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The Indicator: Coffee and Jelly Beans

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When it’s late at night I start drawing connections between things that at first sight don’t seem to belong together. It makes me think of Jim Jarmusch’s 2003 film, Coffee and Cigarettes. Coffee and cigarettes go together, but the people sitting at the table sometimes did not. The contradictions and discomfort are what made the film work. More after the break.

One of the most memorable vignettes featured Iggy Pop and Tom Waits awkwardly sparring with one another. The atmosphere is thick with cheap smoke and fraught with tension. It’s beautiful because there is no definite resolution but we see that they are more alike than they themselves realize and potentially best friends. So where I am going with this long intro?

First, at this hour I really shouldn’t be drinking coffee. It’s from this morning and still in the paper cup. I also shouldn’t be eating so many jelly beans, but whenever I’m about to write about the economy—something I have been trying to avoid because it is so unpleasant—I need something reassuring. I don’t smoke so that’s out. Actually, I shouldn’t even be up this late.

So here is where this all comes together: two books, late night radio, the web, and my brain on old coffee and jelly beans. The first book is Robert Reich’s, Aftershock. It is essential reading for troubling economic times. Reach for this rather than that bottle of pills or the razor blade. It hits you like punk rock, dispelling any romantic illusions about a quick and easy recovery. His analysis slashes and burns through the maya of the news cycle and market updates. The bottom line is that the increased concentration of wealth at the highest end of the economy makes the entire economy unstable. This is also what caused the Great Depression. Our current version of this took decades to produce. How long will it take to get out of it? As long as it takes to rebuild a solid middle class so economic power is more dispersed. That won’t be next year.

The second book is Witold Rybczynski’s newest, Makeshift Metropolis. It’s worth quoting a passage at length because by the end of the book he has drawn a link between the recession as Reich describes it, the gutting of the architectural profession, and failed urban planning. It’s a firestorm reality check. The recession isn’t just bad for business, it’s bad for our cities over the long term. It’s bad for design and planning because of all the experience and knowledge that get lost. …the present recession has produced a virtual halt in construction and urban development. The last time this happened for an extended period was during the Great Depression of the 1930s, a building interruption that extended through the end of the Second World War. The effect on architecture and city building was devastating, and not just because little was built. The disruption was not only physical but intellectual: offices closed, careers were cut short, practitioners took early retirement and the continuity of practice was interrupted. Much professional knowledge, normally transmitted between generations through apprenticeships, was lost. This made me think of a Boston Globe story that also took its cue from Planet Money and from there, informed by the Bureau of Labor Statistics’ Geography of a Recession as compiled by The New York Times, I did some Google Earth fly-overs of failed suburban housing tracts.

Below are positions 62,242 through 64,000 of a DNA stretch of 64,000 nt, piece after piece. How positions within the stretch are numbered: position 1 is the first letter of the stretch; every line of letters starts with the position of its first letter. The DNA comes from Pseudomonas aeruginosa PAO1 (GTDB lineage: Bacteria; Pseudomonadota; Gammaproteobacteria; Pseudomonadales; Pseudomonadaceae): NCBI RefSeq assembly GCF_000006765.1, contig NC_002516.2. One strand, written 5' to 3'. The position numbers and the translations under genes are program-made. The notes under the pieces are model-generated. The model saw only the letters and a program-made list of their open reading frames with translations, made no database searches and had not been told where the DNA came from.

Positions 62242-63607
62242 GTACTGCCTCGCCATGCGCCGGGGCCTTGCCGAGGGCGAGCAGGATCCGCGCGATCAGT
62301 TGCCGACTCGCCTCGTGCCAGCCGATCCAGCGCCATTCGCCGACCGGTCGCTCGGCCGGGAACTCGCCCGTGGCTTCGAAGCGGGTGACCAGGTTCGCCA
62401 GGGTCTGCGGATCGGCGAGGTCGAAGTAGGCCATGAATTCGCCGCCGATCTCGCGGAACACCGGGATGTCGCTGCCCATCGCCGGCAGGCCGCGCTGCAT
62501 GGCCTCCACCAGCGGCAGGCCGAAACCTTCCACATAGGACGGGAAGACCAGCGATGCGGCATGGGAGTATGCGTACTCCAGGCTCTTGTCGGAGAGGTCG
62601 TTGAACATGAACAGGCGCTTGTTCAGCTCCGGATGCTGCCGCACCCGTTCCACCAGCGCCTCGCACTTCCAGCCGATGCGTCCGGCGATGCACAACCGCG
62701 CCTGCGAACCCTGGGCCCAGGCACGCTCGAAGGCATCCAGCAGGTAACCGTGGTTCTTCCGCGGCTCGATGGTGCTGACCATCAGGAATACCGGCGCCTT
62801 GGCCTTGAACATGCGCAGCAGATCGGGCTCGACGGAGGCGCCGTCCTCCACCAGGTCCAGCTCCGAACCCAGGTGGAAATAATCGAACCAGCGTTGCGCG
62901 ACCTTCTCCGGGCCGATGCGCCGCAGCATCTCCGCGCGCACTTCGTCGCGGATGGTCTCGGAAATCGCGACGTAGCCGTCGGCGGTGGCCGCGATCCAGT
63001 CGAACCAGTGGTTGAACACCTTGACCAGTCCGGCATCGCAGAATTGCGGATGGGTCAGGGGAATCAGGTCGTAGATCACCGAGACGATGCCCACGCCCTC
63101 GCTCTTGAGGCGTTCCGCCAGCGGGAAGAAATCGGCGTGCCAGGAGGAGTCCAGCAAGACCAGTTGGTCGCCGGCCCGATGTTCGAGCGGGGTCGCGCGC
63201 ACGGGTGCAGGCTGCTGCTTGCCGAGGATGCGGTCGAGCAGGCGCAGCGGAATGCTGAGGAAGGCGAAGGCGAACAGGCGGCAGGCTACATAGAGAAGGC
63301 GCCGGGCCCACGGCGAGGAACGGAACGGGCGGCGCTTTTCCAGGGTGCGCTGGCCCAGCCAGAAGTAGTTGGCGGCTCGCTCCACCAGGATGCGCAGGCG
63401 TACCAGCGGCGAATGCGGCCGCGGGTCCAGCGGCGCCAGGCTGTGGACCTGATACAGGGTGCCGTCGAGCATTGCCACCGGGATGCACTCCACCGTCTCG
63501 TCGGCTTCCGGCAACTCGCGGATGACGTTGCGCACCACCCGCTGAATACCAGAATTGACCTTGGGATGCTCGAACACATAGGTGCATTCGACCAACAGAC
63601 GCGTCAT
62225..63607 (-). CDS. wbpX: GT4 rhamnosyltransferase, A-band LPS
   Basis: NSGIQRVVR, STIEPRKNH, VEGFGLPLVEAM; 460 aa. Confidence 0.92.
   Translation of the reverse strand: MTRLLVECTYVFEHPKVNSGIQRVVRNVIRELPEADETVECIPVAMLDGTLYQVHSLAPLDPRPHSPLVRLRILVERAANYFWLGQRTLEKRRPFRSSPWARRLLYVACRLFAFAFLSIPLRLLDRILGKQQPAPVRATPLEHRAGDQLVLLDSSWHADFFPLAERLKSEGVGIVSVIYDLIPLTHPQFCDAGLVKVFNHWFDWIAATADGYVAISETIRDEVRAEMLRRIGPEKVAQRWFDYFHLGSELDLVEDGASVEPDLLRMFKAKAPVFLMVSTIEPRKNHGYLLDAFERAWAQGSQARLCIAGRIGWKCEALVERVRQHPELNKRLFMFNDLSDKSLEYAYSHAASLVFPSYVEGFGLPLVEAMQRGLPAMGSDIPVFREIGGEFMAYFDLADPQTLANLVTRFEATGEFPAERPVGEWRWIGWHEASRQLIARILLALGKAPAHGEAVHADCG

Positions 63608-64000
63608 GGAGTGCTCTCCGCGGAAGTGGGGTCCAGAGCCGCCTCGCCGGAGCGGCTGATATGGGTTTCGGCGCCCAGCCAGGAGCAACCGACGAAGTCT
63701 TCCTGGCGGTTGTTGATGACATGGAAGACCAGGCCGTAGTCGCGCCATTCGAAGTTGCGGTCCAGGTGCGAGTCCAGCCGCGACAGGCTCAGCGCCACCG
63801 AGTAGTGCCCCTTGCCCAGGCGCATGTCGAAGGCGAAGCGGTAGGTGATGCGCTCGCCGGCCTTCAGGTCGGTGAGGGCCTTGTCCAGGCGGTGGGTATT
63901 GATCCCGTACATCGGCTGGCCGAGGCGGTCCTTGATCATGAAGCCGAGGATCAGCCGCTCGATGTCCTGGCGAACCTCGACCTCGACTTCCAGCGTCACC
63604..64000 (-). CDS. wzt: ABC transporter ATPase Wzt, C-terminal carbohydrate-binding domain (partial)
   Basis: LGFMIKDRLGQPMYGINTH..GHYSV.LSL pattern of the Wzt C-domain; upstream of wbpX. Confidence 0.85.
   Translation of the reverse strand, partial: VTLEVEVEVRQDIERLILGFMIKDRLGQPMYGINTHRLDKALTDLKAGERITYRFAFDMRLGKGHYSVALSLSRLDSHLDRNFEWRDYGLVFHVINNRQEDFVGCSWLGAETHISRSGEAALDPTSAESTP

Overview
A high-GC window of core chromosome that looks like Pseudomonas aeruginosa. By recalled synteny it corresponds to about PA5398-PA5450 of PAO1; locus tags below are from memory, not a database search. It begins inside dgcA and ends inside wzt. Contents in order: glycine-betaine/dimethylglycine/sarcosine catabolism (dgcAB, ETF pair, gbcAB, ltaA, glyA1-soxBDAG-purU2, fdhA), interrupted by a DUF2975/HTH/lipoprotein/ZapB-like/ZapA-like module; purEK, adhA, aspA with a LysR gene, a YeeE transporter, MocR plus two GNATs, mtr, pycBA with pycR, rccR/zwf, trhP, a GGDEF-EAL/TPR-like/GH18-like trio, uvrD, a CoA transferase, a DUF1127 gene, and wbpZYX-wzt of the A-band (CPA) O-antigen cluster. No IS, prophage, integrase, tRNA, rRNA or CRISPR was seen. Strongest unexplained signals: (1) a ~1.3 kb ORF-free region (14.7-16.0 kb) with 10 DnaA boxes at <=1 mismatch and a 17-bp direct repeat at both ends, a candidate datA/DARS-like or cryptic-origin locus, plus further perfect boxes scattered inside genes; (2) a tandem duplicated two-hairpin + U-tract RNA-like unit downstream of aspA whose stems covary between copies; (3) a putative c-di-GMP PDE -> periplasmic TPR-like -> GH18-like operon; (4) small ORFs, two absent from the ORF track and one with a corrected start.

My conclusion, after all this analysis, is that I should turn on the radio…or start streaming something, rather. I’m listening to Henry Rollins’ show on KCRW. He plays a selection of punk, jazz and whatever else eclectic and rare he can find. It’s coffee and jelly beans; junk that shouldn’t go together but magically does. It is the soundtrack for the new economy. I think that until Mr. Reich’s solutions come to pass architecture needs some of the energy and improvisation of punk rock.

At this point, I decide to email Mr. Rollins. Maybe he has some answers. What I mean is that I decide to email one of his people. He’s too huge to deal with his own email. This is one of the things I do now: email people I have no business emailing. Sometimes I get a reply… The Indicator, a weekly column focusing on the culture, business and economics of architecture, is written by Guy Horton. The opinions expressed in The Indicator are Guy Horton’s alone and do not represent those of ArchDaily and it’s affiliates. Based in Los Angeles, he is a frequent contributor to Architectural Record, The Architect’s Newspaper and other publications. He also writes on architecture for The Huffington Post. Follow Guy on Twitter.

Cite:Guy Horton. "The Indicator: Coffee and Jelly Beans " 17 Nov 2010. ArchDaily. Accessed . <http://www.archdaily.com/89971/the-indicator-coffee-and-jelly-beans/>